In “The Dragon’s Tale,” THIS IS IT. PROBABLY. THIS IS THE BEST TORTALL SHORT STORY, I SWEAR. Intrigued? Then it’s time for Mark to read “The Dragon’s Tale.”
HOLY SHIT, THIS IS INCREDIBLE. INCREDIBLE!
- Like, okay, a story from the point of view of Kitten, Daine and Numair’s dragon? That is, in and of itself, the best idea in the universe. After chocolate. And puppies. And maybe some other things, but this is not the time to make a list. It’s time to talk about why this story is so rewarding, thrilling, and satisfying.
- In a sense, it reminded me of what “Nawat” did as well: show us what it was like to be a character who was not exactly human. Granted, Kitten is entirely a dragon, and she doesn’t exist in both worlds like Nawat does, but I loved this chance to learn what Kitten’s experience was like in the human world. That largely revolved around communication. Based on what we knew from The Immortals, Kitten was unable to mind-speak with humans and other animals because she was too young. Here, we see how absolutely frustrating that is, and Tamora Pierce brilliantly uses that for dramatic effect. The more that Kitten needs to communicate complicated ideas for the sake of others’ safety, the more enraging it is that she can’t do it.
- But Kitten, being a dragon, is always smarter than she appears to others. We get a chance to discover the system of trills, coos, and shrieks she uses to convey her moods or to affirm or deny things, as well as the hand singles and drawings she uses to communicate with Daine, Spots, and Numair.
- SPOTS SPOTS SPOTS SPOTS.
- OH GOSH. I mean, I knew that Numair was like the worst rider ever and that Spots was perfect for him, but LOOK HOW PATIENT AND LOVING AND THOUGHTFUL SPOTS IS. Oh my god, I loved so much that he became a huge part of this story and of Kitten’s shenanigans.
- There’s character growth here! SO MUCH OF IT. Kitten’s story is about finding a way to contribute, and even if that starts from a place of boredom, it’s so genuine. She wanted to solve the mystery of the spells and help out Afra and Uday herself. And this really touches on how Kitten is, largely speaking, the first being to help Afra out at all.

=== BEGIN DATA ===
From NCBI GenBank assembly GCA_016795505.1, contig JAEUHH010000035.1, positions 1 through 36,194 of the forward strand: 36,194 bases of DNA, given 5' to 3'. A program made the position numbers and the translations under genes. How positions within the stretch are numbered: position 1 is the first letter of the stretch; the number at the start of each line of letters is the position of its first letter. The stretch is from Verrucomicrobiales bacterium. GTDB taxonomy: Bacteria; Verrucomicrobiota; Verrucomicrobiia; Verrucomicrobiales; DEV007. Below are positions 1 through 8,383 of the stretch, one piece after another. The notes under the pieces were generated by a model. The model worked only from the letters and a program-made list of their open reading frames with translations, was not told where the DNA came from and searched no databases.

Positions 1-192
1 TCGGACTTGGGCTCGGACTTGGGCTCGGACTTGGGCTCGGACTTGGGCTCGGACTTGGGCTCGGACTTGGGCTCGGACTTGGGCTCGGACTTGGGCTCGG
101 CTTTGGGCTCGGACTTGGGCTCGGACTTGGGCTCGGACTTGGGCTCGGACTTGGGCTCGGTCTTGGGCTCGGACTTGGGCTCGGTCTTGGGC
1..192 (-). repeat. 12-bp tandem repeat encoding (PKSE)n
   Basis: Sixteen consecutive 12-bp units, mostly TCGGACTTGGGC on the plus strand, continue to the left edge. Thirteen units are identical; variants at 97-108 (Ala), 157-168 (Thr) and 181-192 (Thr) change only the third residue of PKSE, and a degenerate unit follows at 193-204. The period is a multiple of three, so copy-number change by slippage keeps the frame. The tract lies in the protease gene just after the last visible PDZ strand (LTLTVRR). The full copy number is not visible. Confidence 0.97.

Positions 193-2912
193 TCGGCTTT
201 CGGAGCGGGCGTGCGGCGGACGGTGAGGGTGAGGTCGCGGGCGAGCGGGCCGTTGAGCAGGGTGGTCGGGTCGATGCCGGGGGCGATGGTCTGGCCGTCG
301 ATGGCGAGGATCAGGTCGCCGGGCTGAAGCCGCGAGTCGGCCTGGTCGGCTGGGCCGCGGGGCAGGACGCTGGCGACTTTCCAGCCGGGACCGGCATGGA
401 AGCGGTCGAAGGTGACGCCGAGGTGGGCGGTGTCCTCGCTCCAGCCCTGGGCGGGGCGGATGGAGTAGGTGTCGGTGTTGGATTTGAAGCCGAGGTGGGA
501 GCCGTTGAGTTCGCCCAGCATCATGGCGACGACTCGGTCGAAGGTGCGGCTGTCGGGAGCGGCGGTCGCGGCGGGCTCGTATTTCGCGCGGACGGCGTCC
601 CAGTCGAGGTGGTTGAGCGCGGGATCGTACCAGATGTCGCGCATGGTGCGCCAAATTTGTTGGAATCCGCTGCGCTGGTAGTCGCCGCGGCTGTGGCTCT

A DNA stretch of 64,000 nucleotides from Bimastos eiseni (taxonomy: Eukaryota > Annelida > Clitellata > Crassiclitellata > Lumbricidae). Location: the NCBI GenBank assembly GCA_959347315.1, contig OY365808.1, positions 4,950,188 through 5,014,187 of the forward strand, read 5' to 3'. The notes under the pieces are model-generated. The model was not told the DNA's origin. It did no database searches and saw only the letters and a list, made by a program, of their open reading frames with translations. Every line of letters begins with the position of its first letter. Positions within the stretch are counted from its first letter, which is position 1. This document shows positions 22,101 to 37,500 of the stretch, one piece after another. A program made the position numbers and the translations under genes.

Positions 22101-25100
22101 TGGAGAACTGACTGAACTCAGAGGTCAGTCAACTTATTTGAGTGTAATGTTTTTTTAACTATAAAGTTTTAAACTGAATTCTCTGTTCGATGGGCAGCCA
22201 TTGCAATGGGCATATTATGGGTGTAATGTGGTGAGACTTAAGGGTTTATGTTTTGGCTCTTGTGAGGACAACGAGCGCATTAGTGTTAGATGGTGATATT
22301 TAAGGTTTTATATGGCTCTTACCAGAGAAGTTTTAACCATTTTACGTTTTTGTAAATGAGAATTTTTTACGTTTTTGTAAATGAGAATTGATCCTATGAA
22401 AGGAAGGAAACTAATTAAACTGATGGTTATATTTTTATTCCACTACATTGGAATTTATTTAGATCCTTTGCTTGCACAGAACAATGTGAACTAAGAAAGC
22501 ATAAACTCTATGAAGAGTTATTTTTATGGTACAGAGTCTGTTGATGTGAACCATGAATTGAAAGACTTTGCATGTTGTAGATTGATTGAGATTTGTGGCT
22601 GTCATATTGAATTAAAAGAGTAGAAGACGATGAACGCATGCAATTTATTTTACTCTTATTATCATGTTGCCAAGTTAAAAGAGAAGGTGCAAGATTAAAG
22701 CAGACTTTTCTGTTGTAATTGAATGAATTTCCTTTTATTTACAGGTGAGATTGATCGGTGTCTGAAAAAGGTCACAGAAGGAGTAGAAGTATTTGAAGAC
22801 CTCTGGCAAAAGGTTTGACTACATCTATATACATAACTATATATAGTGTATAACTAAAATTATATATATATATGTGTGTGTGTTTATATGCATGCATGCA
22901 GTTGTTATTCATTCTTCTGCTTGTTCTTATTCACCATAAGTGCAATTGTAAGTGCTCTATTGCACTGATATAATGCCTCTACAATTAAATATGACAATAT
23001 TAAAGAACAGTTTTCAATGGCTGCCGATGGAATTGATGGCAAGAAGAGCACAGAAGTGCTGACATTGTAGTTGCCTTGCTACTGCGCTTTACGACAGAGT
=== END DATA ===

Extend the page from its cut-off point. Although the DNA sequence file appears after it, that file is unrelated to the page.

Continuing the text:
- THE PARALLELS TO DAINE ARE UNCANNY AND UNFAIR AND I LOVE IT. Because of course Kitten would be more in-tune to the possible needs of someone who was an outcast in her own society. Oh lord, it’s too much.
- And then, on top of it all, IT’S A STUNNING MYSTERY. Where did the protective spells come from? How come they seem to be eroding? How did Afra get inside, and how much does she know about the barrier that keeps her safe? What the hell is all of that orange rock??? WHY ARE THERE EARTHQUAKES?
- Even if Afra is technically wrong about wanting to stay in that cave, I loved that this story wasn’t about de-valuing her fear. She had every reason not to trust the people outside of that place, and the end of the story totally justifies that. That mob was ready to annihilate her over something they didn’t understand.
- OPAL DRAGON
- OH MY GOD KITTEN HAS A FRIEND.
- A FRIEND WHO CAN TRAVEL WITH HER AND KEEP HER COMPANY
- THERE IS NOTHING ABOUT THIS STORY THAT I DON’T LIKE. Y’all, it’s seriously one of my very favorite things Tamora Pierce has ever written, I swear.
Please note that the original text contains the words “mad,” “crazy,” and “dumb.”
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